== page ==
After putting down some belongings at the Tropical Marine Science Institute's (TMSI) pantry, we soon set off! For this trip, I was attached to Robert's group.
The guided walk kicked off with Robert talking about epiphytes. These refer to plants which grow on other plants, like trees, so that they can get better access to light. They are not parasitic though. One example of a common epiphyte in Singapore is the Pigeon Orchid (Dendrobium crumenatum) which can be found growing on roadside trees.
Greenery, away from the city.
Saw many of these pretty flowers growing among the grass and couldn't resist taking a picture of one. (ID?)
After a short walk, we soon reached the back mangroves where a very dead (it looked dried up) Paradise Tree Snake (Chrysopelea paradisi) lay among the grass. Live specimens are able to glide from tree to tree by projecting themselves into the air using a special technique.
The Sea Hibiscus (Hibiscus tiliaceus) and its characteristic heart-shaped leaves. Though there seemed to be no flowers, there were a handful of fruits.
This sight greeted us the moment we stepped into the mangroves. Unbelievable. For every small convenience that we take for granted, like eating packed lunches (above), the environment has to pay the price one way or the other. These bags of rubbish were supposed to be brought to the mainland for proper disposal, but as you can see...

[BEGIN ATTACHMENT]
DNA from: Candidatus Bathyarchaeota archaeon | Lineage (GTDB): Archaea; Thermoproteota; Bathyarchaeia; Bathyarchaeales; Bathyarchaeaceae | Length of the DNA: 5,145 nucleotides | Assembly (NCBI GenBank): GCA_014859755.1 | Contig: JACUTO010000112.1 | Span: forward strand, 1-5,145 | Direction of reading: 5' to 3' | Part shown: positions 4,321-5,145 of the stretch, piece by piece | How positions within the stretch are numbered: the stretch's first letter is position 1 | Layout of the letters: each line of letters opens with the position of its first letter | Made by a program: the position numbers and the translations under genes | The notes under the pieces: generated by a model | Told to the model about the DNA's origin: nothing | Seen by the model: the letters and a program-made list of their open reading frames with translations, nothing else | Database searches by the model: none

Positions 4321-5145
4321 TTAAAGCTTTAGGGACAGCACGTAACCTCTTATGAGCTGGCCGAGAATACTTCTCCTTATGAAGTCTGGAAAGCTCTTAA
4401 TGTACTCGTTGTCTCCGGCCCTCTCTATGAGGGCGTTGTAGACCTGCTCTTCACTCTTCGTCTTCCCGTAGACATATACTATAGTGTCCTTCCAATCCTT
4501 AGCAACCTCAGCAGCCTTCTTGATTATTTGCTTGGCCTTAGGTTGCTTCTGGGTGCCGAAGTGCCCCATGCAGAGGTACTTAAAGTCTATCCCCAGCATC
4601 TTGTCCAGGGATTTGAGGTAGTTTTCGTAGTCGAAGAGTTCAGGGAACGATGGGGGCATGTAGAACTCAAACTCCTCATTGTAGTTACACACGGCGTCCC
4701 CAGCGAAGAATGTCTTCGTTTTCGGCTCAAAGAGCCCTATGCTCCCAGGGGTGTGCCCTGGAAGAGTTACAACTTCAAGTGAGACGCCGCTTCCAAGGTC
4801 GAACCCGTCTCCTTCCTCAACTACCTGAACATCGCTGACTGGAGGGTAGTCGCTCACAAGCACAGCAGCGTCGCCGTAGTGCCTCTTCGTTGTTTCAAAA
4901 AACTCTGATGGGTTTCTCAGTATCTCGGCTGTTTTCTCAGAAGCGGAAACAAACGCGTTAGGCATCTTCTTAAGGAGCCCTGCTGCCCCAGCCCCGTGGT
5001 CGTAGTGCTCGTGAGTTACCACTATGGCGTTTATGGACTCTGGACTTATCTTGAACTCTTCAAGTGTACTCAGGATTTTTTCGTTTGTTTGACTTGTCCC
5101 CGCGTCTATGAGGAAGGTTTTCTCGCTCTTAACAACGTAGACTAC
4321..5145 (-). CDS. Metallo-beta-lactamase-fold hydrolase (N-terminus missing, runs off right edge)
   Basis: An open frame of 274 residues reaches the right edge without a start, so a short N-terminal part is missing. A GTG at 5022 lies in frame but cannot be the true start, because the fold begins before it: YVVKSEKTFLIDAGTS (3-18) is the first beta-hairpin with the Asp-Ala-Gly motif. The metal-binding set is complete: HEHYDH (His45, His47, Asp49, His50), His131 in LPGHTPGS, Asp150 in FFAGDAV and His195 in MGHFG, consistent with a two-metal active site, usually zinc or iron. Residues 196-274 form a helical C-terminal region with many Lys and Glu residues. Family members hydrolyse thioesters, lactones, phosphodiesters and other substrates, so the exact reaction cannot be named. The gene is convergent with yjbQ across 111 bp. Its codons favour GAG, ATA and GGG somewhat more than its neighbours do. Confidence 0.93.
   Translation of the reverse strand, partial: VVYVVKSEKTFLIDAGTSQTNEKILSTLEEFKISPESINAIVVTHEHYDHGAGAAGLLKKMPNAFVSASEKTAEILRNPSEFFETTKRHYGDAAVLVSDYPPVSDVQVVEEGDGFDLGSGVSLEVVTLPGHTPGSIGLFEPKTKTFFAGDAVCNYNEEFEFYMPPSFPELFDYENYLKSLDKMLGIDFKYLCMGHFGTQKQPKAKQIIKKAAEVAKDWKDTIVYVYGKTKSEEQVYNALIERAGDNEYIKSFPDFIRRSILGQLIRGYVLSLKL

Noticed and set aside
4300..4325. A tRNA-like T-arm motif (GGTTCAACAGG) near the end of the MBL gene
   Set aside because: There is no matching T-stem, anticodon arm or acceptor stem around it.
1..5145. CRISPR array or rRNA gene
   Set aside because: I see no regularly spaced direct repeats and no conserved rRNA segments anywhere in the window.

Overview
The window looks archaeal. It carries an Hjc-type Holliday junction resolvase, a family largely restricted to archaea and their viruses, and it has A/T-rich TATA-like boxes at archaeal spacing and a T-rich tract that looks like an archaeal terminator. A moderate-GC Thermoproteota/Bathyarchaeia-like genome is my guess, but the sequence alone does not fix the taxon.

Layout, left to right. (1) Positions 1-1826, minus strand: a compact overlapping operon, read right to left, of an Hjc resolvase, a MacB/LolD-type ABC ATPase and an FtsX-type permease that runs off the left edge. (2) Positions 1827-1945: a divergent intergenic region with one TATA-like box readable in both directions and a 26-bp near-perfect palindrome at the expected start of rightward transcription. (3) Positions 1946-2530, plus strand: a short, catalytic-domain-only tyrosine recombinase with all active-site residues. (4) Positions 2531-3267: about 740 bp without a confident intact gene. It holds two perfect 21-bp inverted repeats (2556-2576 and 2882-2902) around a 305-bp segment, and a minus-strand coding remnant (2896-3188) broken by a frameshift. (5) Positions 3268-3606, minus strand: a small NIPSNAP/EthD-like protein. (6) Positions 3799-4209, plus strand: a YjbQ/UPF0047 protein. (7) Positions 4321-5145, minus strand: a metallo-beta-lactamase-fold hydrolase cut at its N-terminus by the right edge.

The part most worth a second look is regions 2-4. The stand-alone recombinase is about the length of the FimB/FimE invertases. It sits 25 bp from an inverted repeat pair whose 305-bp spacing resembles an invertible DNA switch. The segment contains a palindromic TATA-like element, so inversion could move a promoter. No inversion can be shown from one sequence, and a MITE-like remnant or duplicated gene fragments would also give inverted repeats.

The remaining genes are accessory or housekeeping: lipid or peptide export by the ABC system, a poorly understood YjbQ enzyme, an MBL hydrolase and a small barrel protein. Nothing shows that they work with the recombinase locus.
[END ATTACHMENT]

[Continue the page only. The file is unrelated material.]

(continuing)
...someone has been burning rubbish right in the mangroves. The stink of garbage lingered in the mangroves with acrid fumes of burnt metal and plastic. Needless to say, it was also an eyesore.
Charred mangrove plants from the burning.
Nevertheless, there was still life around. Looking like a 'botak' broom are these aerial roots. If I'm not wrong, these will grow into prop roots upon reaching the ground.
Developing aerial roots with small lenticels.
Let the cleanup begin! The participants got down to work right away, enthusiastically picking up rubbish.
Fishing nets and other rubbish often gets washed up along shores. Such discarded items often entangle animals, killing them. In total, the group collected 56 kg of rubbish (and that's not counting what the other two groups collected). Great job, everyone! :)
The mangroves of SJI are more or less rubbish-free for now, but within the next few days even, trash will start to accumulate again. This happens everywhere, at our mainland coasts, parks and housing estates. Without cleaners, I don't think Singapore would be clean at all. Green, yes, but not clean. If a small group of people are able to collect so much rubbish within an hour, can you imagine the amount of trash that can be gathered in one minute if each of Singapore's 4 million plus individuals simultaneously picks up a piece of litter? Better still, why not kick the littering habit and start picking up after ourselves...